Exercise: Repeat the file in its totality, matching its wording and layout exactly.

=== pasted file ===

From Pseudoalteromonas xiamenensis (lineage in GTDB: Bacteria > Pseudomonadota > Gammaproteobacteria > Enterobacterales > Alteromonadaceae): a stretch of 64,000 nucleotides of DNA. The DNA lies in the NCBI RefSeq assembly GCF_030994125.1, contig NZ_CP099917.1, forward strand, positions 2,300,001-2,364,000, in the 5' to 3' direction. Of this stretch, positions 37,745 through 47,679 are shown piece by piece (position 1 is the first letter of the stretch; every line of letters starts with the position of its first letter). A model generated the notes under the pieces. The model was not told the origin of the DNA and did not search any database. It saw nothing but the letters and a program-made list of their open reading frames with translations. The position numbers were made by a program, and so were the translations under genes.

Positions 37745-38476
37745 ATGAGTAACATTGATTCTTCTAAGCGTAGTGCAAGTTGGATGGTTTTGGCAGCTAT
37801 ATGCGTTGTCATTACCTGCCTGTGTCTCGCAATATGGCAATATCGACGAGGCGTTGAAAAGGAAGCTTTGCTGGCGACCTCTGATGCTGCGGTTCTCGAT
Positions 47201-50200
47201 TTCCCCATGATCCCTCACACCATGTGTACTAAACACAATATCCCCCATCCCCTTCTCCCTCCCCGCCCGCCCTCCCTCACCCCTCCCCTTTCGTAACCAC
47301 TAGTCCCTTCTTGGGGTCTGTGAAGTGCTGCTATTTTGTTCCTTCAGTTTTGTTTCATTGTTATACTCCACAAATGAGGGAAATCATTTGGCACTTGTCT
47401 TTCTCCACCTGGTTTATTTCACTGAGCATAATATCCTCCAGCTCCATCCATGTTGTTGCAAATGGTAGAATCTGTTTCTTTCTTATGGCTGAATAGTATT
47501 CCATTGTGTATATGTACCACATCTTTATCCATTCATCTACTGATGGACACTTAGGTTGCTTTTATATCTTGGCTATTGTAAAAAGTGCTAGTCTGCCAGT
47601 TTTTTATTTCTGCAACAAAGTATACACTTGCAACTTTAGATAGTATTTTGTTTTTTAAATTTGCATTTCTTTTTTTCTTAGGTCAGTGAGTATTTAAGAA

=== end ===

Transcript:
From Pseudoalteromonas xiamenensis (lineage in GTDB: Bacteria > Pseudomonadota > Gammaproteobacteria > Enterobacterales > Alteromonadaceae): a stretch of 64,000 nucleotides of DNA. The DNA lies in the NCBI RefSeq assembly GCF_030994125.1, contig NZ_CP099917.1, forward strand, positions 2,300,001-2,364,000, in the 5' to 3' direction. Of this stretch, positions 37,745 through 47,679 are shown piece by piece (position 1 is the first letter of the stretch; every line of letters starts with the position of its first letter). A model generated the notes under the pieces. The model was not told the origin of the DNA and did not search any database. It saw nothing but the letters and a program-made list of their open reading frames with translations. The position numbers were made by a program, and so were the translations under genes.

Positions 37745-38476
37745 ATGAGTAACATTGATTCTTCTAAGCGTAGTGCAAGTTGGATGGTTTTGGCAGCTAT
37801 ATGCGTTGTCATTACCTGCCTGTGTCTCGCAATATGGCAATATCGACGAGGCGTTGAAAAGGAAGCTTTGCTGGCGACCTCTGATGCTGCGGTTCTCGAT
Positions 47201-50200
47201 TTCCCCATGATCCCTCACACCATGTGTACTAAACACAATATCCCCCATCCCCTTCTCCCTCCCCGCCCGCCCTCCCTCACCCCTCCCCTTTCGTAACCAC
47301 TAGTCCCTTCTTGGGGTCTGTGAAGTGCTGCTATTTTGTTCCTTCAGTTTTGTTTCATTGTTATACTCCACAAATGAGGGAAATCATTTGGCACTTGTCT
47401 TTCTCCACCTGGTTTATTTCACTGAGCATAATATCCTCCAGCTCCATCCATGTTGTTGCAAATGGTAGAATCTGTTTCTTTCTTATGGCTGAATAGTATT
47501 CCATTGTGTATATGTACCACATCTTTATCCATTCATCTACTGATGGACACTTAGGTTGCTTTTATATCTTGGCTATTGTAAAAAGTGCTAGTCTGCCAGT
47601 TTTTTATTTCTGCAACAAAGTATACACTTGCAACTTTAGATAGTATTTTGTTTTTTAAATTTGCATTTCTTTTTTTCTTAGGTCAGTGAGTATTTAAGAA